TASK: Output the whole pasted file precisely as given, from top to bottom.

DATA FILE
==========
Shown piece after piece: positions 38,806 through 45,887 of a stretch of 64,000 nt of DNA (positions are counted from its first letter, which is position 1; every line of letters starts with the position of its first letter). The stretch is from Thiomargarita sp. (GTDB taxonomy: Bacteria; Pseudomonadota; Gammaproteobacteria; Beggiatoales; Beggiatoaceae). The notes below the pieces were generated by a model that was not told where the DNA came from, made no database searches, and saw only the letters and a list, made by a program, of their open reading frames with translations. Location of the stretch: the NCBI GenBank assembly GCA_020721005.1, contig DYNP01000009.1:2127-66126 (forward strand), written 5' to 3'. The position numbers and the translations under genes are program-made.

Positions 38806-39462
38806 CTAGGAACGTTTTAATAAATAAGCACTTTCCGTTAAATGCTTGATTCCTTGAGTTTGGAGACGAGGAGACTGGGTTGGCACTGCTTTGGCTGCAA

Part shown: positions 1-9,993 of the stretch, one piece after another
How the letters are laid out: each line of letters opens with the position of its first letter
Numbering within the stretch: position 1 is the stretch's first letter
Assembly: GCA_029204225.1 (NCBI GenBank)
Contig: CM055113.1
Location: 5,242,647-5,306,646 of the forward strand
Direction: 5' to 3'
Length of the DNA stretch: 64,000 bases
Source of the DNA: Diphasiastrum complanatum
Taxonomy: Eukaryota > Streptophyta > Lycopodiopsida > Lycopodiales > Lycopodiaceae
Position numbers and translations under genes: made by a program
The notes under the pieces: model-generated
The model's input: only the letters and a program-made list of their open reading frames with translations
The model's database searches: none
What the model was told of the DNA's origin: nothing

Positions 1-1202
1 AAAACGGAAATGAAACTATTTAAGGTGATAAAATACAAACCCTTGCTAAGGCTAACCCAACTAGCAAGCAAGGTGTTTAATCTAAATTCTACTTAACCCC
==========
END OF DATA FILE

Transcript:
Shown piece after piece: positions 38,806 through 45,887 of a stretch of 64,000 nt of DNA (positions are counted from its first letter, which is position 1; every line of letters starts with the position of its first letter). The stretch is from Thiomargarita sp. (GTDB taxonomy: Bacteria; Pseudomonadota; Gammaproteobacteria; Beggiatoales; Beggiatoaceae). The notes below the pieces were generated by a model that was not told where the DNA came from, made no database searches, and saw only the letters and a list, made by a program, of their open reading frames with translations. Location of the stretch: the NCBI GenBank assembly GCA_020721005.1, contig DYNP01000009.1:2127-66126 (forward strand), written 5' to 3'. The position numbers and the translations under genes are program-made.

Positions 38806-39462
38806 CTAGGAACGTTTTAATAAATAAGCACTTTCCGTTAAATGCTTGATTCCTTGAGTTTGGAGACGAGGAGACTGGGTTGGCACTGCTTTGGCTGCAA

Part shown: positions 1-9,993 of the stretch, one piece after another
How the letters are laid out: each line of letters opens with the position of its first letter
Numbering within the stretch: position 1 is the stretch's first letter
Assembly: GCA_029204225.1 (NCBI GenBank)
Contig: CM055113.1
Location: 5,242,647-5,306,646 of the forward strand
Direction: 5' to 3'
Length of the DNA stretch: 64,000 bases
Source of the DNA: Diphasiastrum complanatum
Taxonomy: Eukaryota > Streptophyta > Lycopodiopsida > Lycopodiales > Lycopodiaceae
Position numbers and translations under genes: made by a program
The notes under the pieces: model-generated
The model's input: only the letters and a program-made list of their open reading frames with translations
The model's database searches: none
What the model was told of the DNA's origin: nothing

Positions 1-1202
1 AAAACGGAAATGAAACTATTTAAGGTGATAAAATACAAACCCTTGCTAAGGCTAACCCAACTAGCAAGCAAGGTGTTTAATCTAAATTCTACTTAACCCC